A rights group has threatened to launch a legal challenge against the government’s fiscal year change, saying the Lazarus Chakwera administration did not consult before introducing the change.
This is according to CDEDI Executive Director Sylvester Namiwa who addressed the media in the capital Lilongwe on Thursday, December 25, 2020.
Namiwa said that the decision by the Tonse Alliance-led government to change the fiscal year from July—June to April-March needed inputs from all concerned parties before materializing it.
The director further noted that President Dr. Lazarus Chakwera has not violated any law by making such a change in policy direction but only said the development needed reaction from all parties.
He further argued that the decision by the Tonse Government is only a sign that President Chakwera and other authorities are using the privilege of executive powers when making some crucial decisions.
“We, at CDEDI, believe that in a modern day democracy, deliberate efforts should have been made to create space for stakeholders’ consultations before government came up with such a drastic change in policy which will require amendments of some acts of parliament to accommodate the same.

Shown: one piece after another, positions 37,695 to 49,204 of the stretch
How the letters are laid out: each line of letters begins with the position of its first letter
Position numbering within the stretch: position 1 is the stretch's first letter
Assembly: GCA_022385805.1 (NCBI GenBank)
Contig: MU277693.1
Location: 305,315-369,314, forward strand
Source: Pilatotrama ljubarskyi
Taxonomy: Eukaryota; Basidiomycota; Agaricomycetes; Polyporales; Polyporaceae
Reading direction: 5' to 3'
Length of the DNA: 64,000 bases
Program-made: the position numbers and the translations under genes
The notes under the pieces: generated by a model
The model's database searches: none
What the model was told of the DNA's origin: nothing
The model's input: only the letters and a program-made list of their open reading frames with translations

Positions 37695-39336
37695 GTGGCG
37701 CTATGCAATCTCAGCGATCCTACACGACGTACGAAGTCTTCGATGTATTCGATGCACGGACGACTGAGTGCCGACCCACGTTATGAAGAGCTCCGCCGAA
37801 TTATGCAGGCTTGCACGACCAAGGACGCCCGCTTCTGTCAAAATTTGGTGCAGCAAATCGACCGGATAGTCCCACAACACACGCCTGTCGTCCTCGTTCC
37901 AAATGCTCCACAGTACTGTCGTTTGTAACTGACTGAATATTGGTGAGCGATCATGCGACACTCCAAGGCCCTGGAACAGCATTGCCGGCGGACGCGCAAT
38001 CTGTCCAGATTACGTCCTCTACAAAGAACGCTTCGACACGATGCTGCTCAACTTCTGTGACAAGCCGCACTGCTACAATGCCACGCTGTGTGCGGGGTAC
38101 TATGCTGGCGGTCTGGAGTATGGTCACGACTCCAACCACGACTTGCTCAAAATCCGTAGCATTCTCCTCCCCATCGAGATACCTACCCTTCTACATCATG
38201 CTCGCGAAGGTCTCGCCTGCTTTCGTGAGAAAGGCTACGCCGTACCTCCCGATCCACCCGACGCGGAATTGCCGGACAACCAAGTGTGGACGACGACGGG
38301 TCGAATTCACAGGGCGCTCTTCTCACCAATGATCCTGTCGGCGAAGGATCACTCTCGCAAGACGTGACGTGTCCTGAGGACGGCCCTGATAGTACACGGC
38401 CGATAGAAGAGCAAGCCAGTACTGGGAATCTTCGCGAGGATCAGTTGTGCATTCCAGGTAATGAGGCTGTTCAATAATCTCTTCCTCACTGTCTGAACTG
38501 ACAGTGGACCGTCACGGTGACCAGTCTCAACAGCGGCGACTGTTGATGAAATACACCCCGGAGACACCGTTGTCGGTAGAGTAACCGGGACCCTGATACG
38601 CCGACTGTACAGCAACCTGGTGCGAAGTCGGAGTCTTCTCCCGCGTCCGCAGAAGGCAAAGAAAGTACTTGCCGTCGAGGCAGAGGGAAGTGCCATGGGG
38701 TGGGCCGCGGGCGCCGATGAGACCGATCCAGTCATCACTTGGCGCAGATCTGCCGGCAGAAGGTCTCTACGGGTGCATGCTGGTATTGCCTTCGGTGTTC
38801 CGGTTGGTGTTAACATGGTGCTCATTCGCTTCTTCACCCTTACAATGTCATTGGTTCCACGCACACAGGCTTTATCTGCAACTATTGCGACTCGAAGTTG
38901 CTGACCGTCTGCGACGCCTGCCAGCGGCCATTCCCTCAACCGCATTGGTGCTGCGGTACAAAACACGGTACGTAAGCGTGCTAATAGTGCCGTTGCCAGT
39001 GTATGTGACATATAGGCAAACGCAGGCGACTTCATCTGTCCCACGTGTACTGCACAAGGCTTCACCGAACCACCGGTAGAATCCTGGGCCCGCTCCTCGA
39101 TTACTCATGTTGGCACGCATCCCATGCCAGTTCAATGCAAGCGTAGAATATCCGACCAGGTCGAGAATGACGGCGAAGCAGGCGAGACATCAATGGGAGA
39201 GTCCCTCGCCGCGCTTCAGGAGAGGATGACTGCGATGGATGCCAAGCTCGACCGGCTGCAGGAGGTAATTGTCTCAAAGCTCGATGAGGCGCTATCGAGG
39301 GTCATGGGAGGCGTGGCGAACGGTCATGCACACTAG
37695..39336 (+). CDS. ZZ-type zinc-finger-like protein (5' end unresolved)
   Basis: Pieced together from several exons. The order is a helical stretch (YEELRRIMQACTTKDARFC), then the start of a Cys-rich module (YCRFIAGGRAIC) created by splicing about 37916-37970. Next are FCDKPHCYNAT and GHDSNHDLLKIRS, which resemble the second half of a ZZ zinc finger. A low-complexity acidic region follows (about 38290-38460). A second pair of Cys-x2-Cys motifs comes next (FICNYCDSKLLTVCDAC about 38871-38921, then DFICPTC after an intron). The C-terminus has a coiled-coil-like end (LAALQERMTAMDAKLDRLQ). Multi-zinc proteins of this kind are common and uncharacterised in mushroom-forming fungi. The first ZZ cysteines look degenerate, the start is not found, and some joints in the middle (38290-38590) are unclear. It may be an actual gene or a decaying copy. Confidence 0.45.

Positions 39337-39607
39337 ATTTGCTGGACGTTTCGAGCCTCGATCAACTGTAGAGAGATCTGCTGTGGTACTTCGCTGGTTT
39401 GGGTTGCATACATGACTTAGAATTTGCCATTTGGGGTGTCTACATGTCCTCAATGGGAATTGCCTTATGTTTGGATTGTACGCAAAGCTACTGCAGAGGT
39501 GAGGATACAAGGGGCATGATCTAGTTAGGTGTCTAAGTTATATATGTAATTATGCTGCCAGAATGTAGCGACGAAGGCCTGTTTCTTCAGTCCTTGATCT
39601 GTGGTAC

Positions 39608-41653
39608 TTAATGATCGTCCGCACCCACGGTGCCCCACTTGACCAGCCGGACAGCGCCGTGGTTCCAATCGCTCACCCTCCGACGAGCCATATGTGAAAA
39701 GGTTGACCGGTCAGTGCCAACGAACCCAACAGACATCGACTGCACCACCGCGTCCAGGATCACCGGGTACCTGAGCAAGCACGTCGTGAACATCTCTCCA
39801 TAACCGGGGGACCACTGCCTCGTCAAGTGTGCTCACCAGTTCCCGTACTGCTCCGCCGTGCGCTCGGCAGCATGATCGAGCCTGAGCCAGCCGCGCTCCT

“It is even more mind boggling when one looks back at the history of one of the major alliance partners, the Malawi Congress Party (MCP). Malawians of goodwill should be worried with the current trend of making dictatorial policy shifts, which if left unchecked, it will set a very bad precedent, under the disguise of using the privilege of executive powers,” he said.
He then challenged Chakwera to bring forward evidence that his government made consultations with relevant stakeholders before coming up the decision.
Namiwa warned that should the President fail to produce such an evidence, CDEDI will move the courts to stop government from implementing the policy shift until such a time when thorough consultations will have been done.
He also questioned the Tonse government’s decision to close borders without consulting relevant stakeholders.
“CDEDI believes such a decision should have been made with the relevant stakeholders who are likely to be directly affected, such as the revenue collection bodies and other business operators that are involved in cross border trade,” he added.
CDEDI has since challenged the Malawi Government to learn from the neighboring country Tanzania on how they managed to contain the pandemic without tampering with the border.